Blog tour: The Goose Road by Rowena House
Hello, and welcome to my stop on The Goose Road blog tour. I’m so excited to be teaming up with Walker Books to welcome Rowena House to The Bumbling Blogger to share her top tips for budding writers and how to get published – but first, let’s take a closer look at The Goose Road, shall we?
In 1916, in France, Angélique is making hay on her family’s farm when the postman delivers news – her father is dead. Angélique is not sorry – he was a cruel, drunkard of a man – but she is deeply relieved her brother, Pascal, is still alive.
She makes a promise – then and there – that the farm will remain exactly the same until her beloved brother returns home. When all goes awry, Angélique sets off with her treasured flock of Toulouse geese to sell them to make enough money to ave her family home and await her brother’s return.
Angélique is a strong female protagonist and her journey through France is gripping, poignant and exciting.
Want to learn more about The Goose Road? Click on the cover above to check it out on Goodreads.
“War is a terrible thing, Angélique. Soldiers see terrible things. They do terrible things. It changes a man.”
The Goose Road is a mature exploration of life in France during World War I. Although called a children’s book and primarily marketed at a younger audience, this book is bound to have universal appeal. It taught me things that I had no idea happened during WWI – primarily the Requisition – but, because Angélique is such an easy character to empathise with, the educational aspects aren’t bland or boring.
The characterisation is superb. All Angélique really wants to do is help her family, but the war, her age and her gender make things difficult for her. Everyone can relate to wanting to help their loved ones during hard times, so there’s no way you can’t root for Angélique on her quest to save her family’s farm. Some of the situations are farfetched, which makes it hard to get fully absorbed into the story, but the more mundane struggles are charming and highly emotive.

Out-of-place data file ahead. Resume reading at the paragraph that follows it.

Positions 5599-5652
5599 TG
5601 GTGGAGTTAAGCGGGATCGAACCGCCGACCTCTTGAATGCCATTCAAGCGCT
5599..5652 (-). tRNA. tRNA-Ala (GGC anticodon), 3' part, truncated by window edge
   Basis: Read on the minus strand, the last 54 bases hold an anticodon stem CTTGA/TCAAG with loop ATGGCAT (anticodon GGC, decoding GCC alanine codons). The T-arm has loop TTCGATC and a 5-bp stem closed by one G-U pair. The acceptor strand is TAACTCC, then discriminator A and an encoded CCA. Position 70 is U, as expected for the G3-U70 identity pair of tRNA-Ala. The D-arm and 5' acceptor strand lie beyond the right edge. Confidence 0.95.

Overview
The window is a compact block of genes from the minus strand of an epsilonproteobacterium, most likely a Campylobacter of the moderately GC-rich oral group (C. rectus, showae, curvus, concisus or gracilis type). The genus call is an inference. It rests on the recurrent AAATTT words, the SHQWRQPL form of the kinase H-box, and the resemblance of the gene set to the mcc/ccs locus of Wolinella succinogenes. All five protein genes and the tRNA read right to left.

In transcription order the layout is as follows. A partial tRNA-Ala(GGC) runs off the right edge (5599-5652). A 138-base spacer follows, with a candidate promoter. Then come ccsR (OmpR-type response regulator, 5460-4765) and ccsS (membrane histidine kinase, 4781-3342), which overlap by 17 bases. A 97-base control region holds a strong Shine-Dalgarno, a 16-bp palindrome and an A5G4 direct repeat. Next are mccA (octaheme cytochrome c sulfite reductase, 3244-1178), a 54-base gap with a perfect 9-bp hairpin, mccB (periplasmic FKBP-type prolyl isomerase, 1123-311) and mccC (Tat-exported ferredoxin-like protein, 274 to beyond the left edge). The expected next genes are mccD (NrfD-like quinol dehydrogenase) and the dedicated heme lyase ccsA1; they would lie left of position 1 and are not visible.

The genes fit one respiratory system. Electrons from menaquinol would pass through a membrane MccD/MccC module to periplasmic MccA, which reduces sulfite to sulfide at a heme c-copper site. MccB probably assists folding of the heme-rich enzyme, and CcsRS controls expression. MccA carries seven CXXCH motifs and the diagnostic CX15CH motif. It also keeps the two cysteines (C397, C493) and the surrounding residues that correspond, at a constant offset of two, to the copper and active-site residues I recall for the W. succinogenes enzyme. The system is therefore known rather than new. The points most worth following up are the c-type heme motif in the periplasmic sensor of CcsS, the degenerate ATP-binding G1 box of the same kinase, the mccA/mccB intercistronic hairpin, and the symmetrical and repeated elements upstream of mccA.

The story at the heart of The Goose Road is one of love and loss. I found it difficult to stop myself from shedding tears at multiple points, so if you’re looking for a happy story this might not be the best place for you to come! However, if you’re looking for a book that will make you feel a wide range of emotions and leave you wholly satisfied, Rowena House’s debut novel certainly delivers on those fronts.
Now that you’ve heard my thoughts on The Goose Road, it’s time for me to pass you over to Rowena…
Terry Pratchett was working as a local reporter on the Bucks Free Press when he sent a novel manuscript off to Colin Smythe, a friend in publishing who later became his agent, got a cheque in return and a request for his next story whenever it was ready.
Telling this story to a conference hall packed with wannabe writers – all gaping at him, agog at how it used to be – Sir Terence Pratchett apologized that it had been so simple for him; he knew we were having a tougher time.
Apparently, though, it hadn’t been easy at all.
In an interview with The Guardian I read later, Pratchett – with 75 million books sold – said he’d had to wait 16 years between the publication of that first novel in 1971 and the six-book deal which allowed him to become a full-time writer in 1987.
So don’t despair. You, too, may only need a couple of decades to succeed.
For me, it’s been 11 years to the month since I decided that come-what-may, I would definitely, absolutely, incontrovertibly, become a published novelist one day.
I was on holiday with my family in Croatia at the time, on the blazing white foothills that border Bosnia, when we came across a wooden sign warning us about landmines. They were left over from the 1990s conflicts that tore apart the old Yugoslavia.
Un-cleared landmine in Europe! How?
The story I write in response to that question took four years to complete, got four rejections – three very helpful and one deservedly cursory: the manuscript hadn’t been anywhere near ready for that first submission – and now resides on the hard drive of a PC I no longer use. I have no desire to revisit it, but that apprenticeship manuscript was a vital part of the journey.